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Holiday Cooking : A Dickens of a Dinner

December 19, 1993|MAUREEN SAJBEL

Alongside the thin gruel of "Oliver Twist" and Miss Havisham's "Great Expectations" wedding cake, some of the most striking food images in the novels of Charles Dickens are, of course, the lush Christmas feasts. In "A Christmas Carol," for instance, Dickens' picture of the Cratchit family enjoying a holiday dinner in early Victorian London is, as "The Literary Gourmet" author Linda Wolfe puts it, "perhaps the most famous dinner scene in literature."

In Dickens' day, Christmas was a day when even the poorest families could justify luxuries, and their tables were loaded with food. The bird was considered the greatest extravagance, never mind that it was small and found at a bargain price.

"Bob said he didn't believe there ever was such a goose cooked," wrote Dickens of beleaguered clerk, Bob Cratchit. "Its tenderness and flavour, size and cheapness, were the themes of universal admiration. Eked out by the apple-sauce and mashed potatoes, it was a sufficient dinner for the whole family."

The Christmas feast is celebrated at the start of another Dickens novel, "Great Expectations." In it Mr. and Mrs. Joe Gargery are hosts to Mr. Wopsle, Mr. and Mrs. Hubble, Uncle Pumblechook and Pip. The splendid dinner consists of a leg of pickled pork and greens, two roast stuffed fowls, mince pie and pudding. Pip smuggled away the prized savory pork pie, as readers know, to feed the escaped convict.

Historical menus of Dickens' time show that celebratory dinners were often heavy on meat like poultry, game, suckling pig, partridge cutlets, mutton, roast beef and turkey, while they were light on vegetables. They went on for course after course after course.


A modern version of a Dickens' holiday menu has been served up for the last four Christmases in Bernard's, the lavish dining room in downtown Los Angeles' Biltmore Hotel. Executive Chef Roger Pigozzi says the annual Dickensian bill of fare was offered because it felt right in the elegant old hotel, parts of which still have its original 1923 decor. Since this is a place where oyster forks, confiture spoons and elaborate service rituals are the order of the day, Pigozzi made his Dickensian menu much more luxurious than the Cratchit's dinner, though he says the spirit is much the same.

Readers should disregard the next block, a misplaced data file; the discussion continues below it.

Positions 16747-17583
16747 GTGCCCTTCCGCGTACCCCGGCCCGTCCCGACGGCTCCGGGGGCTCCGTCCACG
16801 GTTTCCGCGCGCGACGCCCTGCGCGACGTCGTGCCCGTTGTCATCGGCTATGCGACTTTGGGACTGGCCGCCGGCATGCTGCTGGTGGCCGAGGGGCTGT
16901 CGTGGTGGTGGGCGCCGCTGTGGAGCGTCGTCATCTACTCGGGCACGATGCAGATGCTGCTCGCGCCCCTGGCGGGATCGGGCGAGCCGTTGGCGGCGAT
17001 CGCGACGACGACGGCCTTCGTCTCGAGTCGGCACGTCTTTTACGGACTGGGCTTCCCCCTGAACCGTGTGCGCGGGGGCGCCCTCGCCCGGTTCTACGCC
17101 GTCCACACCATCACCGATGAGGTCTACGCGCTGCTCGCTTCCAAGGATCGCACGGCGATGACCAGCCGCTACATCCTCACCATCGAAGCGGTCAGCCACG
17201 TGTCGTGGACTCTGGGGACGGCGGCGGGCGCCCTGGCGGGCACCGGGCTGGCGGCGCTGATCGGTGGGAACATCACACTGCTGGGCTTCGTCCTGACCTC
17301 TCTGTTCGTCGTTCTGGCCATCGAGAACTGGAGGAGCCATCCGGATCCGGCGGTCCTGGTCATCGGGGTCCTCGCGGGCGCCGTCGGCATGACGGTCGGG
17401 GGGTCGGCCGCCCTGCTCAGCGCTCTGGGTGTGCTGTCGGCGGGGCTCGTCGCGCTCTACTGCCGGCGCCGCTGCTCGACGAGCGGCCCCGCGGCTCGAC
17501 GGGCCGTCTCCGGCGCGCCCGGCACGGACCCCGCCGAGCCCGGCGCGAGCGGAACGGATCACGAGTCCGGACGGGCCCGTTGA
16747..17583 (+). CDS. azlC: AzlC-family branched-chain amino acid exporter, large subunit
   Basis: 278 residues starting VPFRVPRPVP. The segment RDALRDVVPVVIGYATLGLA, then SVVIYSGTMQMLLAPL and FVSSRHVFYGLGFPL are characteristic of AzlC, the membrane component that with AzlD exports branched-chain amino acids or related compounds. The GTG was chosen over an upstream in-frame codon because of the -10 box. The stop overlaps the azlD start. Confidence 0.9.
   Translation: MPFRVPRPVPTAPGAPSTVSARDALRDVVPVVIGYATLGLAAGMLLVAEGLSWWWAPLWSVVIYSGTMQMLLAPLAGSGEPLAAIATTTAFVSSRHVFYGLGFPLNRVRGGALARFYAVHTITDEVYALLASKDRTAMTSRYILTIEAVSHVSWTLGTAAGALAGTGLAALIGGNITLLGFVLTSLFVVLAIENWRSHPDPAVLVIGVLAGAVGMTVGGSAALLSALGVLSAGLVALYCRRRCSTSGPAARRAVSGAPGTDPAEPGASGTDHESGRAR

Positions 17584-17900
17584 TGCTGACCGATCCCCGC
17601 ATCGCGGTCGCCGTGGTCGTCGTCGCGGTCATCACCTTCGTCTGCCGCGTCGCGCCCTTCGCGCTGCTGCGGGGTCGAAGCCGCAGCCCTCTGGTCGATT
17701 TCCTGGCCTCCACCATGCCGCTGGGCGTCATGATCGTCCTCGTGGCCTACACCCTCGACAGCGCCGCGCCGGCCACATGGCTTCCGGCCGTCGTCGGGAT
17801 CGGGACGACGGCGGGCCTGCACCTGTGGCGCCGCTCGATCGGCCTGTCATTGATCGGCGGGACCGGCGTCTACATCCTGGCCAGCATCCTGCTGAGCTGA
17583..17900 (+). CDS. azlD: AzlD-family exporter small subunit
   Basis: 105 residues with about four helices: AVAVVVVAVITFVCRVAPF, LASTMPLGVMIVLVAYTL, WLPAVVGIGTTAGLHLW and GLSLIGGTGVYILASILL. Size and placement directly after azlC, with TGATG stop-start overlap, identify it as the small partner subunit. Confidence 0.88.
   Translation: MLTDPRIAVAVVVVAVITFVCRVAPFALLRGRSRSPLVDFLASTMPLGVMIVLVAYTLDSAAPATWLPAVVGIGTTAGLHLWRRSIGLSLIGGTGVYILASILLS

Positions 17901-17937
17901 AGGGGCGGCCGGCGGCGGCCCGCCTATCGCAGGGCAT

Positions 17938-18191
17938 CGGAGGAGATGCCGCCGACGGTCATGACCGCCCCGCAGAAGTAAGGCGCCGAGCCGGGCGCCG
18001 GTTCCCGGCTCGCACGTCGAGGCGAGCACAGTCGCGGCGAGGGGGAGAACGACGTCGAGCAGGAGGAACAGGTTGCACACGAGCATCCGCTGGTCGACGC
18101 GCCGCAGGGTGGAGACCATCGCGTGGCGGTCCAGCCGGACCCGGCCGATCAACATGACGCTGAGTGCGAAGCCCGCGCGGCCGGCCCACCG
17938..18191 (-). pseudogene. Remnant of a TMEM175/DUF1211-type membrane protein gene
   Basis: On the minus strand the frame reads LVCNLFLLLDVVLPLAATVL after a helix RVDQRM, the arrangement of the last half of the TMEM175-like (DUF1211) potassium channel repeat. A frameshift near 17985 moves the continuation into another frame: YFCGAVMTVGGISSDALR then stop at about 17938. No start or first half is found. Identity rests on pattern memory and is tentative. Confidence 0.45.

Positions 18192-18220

"The dinner in 'A Christmas Carol' was one of poverty, but it was quite lavish in its own way because of the chestnuts, the goose and particularly the fresh fruit, which was quite difficult to get," he explains. "When you read (the story), you see how opulent it was.

"In their day, people spent more than their means on Christmas. It was a treat. It was not frivolous, like having a car that's too expensive in your driveway. It was considered a justified expense."

Pigozzi's menu, which is mostly authentic, but includes some non-Dickensian twists (pine nuts, for instance), reads this way: rich, buttery oyster stew and winter salad with pine nuts, followed by either roasted goose with lingonberry sauce, braised loin of venison, beef Wellington or white fish baked with bread crumb-and-shallot crust. Dense English plum pudding (a good recipe ran in Thursday's Food Section, Dec. 16) is served with both hard sauce and Devonshire cream. After, Stilton cheese infused with Port wine arrives with water crackers and tangerines.


To serve a Christmas dinner more like what the Cratchits served, Pigozzi offers the following tips: The goose can be stuffed and roasted as the recipe below indicates. With it, whip up mashed potatoes with butter and cream. Applesauce can be garnished with prunes or raisins. When roasting chestnuts, always remember to score each with an X first, or the nuts will explode over the fire.


1 large shallot, minced

1 tablespoon sweet butter

12 large oysters, shucked, with juice

4 cups whipping cream


White pepper

Chopped parsley or paprika, optional

Saute shallot in butter until transparent, 2 to 3 minutes. Add oysters and their juice and saute over medium heat until oysters are plump, 8 to 10 minutes. Add cream and simmer 5 minutes longer.

Season to taste with salt and white pepper. Serve 1 cup liquid with 3 oysters per person. Garnish with parsley. Makes 4 servings.


1 (8- to 10-pound) goose

Salt, pepper

1/4 cup butter

1 large onion, finely chopped

Goose liver, finely chopped (should come with goose)

1 1/2 cups fresh bread crumbs

6 ounces sausage meat, such as sweet Italian sausage

Finely grated zest 1 lemon

1 teaspoon fresh sage or 1/2 teaspoon dried

2 cups peeled and coarsely chopped cooking apples

2 tablespoons Calvados or apple brandy or brandy

Lingonberry Sauce

Wipe bird inside and out with damp paper towels. Remove any lumps of fat from inside. Dry thoroughly with paper towels. Season well to taste with salt and pepper. Set aside.

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